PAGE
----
Understanding Your Vape Starter Kit
Understanding Your Vape Starter Kit
You’ve just purchased a starter kit! Congratulations. But maybe you’re a little confused as to how it all works, and what the different components of your vape kit actually are. Complete knowledge of how your setup works is typically only acquired over time, and the more advanced you are, the more complicated your device set up can get. Let’s look at the basics of entry-level vape kits to give you an idea of how it all works.
Stick or Mod:
The base of your starter kit is probably either a stick mod or box form, although there are other types of mods available in starter kits these two are the most common. Vape mods are the power behind your setup - they’ll contain a fixed or replaceable battery, a firing button, and possibly other buttons to control settings, such as wattage and temperature control. However, all kits are powered with the push of a button, which allows your mod to supply the power to your atomizer coil.
Stick devices are the less-complicated of the two; they have settings that can’t be changed and no OLED screen, with a simple push of the button for inhalation.
Mods have a little more to them. Typically, box mods are going to be more powerful than sticks and have features such as temperature control and power settings.
If you’re new to vaping, a stick might be the less complicated choice, however, box mods are pretty easy to understand with a little explanation. Plus a lot of box mods come with OLED screens that display your power settings such as wattage, ohms, and volts, and are easily adjusted.
If you have purchased a vape stick, then odds are the battery is going to be an internal one. These batteries aren’t replaceable, but they’re rechargeable through a micro-USB port. The downside of sticks, for this reason, is once the battery’s life is waning, and your charge refuses to hold well, you can’t replace the battery, and are left with no choice but to purchase a new device.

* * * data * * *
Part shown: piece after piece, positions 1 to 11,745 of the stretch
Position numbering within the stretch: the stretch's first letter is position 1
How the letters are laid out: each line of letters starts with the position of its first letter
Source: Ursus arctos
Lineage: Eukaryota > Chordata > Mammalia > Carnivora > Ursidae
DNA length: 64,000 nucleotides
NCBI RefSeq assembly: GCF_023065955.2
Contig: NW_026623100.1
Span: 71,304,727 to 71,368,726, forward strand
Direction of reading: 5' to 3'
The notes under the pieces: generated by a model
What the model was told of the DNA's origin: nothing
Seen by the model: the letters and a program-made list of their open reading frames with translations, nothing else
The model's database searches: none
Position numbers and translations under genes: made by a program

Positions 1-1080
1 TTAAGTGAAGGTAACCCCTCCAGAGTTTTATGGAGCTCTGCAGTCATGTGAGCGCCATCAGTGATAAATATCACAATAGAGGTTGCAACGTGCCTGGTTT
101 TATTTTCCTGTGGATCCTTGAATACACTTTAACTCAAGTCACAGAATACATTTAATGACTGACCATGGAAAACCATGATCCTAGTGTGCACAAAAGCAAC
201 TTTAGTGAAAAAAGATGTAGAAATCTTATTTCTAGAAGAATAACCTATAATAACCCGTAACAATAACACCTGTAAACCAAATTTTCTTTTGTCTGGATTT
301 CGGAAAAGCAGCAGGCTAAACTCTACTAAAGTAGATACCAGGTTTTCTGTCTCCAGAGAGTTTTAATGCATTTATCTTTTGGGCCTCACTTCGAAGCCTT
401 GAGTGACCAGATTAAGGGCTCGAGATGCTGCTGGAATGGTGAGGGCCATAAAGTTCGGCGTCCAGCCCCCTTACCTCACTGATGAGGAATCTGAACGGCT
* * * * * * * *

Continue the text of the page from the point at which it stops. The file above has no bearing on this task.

A box mod device is usually going to require at least one or more batteries. These are rechargeable, and when they wear out, you can replace them. If you have a box mod and aren’t sure what batteries to purchase, ask a professional which type suits your mod the best. We’ve touched on this in the past, and while the linked post is old all the advice still stands for entry-to-intermediate level mods today.
Your tank is where the magic happens - in here electricity is rendered into heat, which combines with air and liquid to create vapor. Your atomizer coil is screwed into the mod and contained in the tank, and this is where your e-liquids go. There are different tanks for different kits, but all of them have the same basic job - hold onto the liquid until it’s time to vaporize it, then supply as much liquid is needed to the coil.
Vape kits generally use premade atomizer coils. Coils work with the electricity generated by the mod to heat up e-liquid and turn it into vapor. There are different resistance levels for coils, so be sure to know which ones work best with your kit. More advanced tanks work with user-built coils and wicking, but stick with the throwaway coils while you’re learning the basic of your mod.
Wicking is the cotton (or rayon, or silica, but in throwaway coils it’s usually organic cotton) inside your premade atomizer coil that is used to absorb and then transfer the juice to the coil to be vaporized. Wicking doesn’t stay good forever, and is generally the reason for your coils going bad. Think of heating cotton over and over and over—eventually, it’s going to deteriorate.
Once You Know Your Device, it’s Not So Complicated!
If you purchased your vape kit at a local vape shop, odds are they went over some of these device essentials with you. Once you become better acquainted with how your vape starter kit works, vaping won’t seem like the enigma that it once was to you.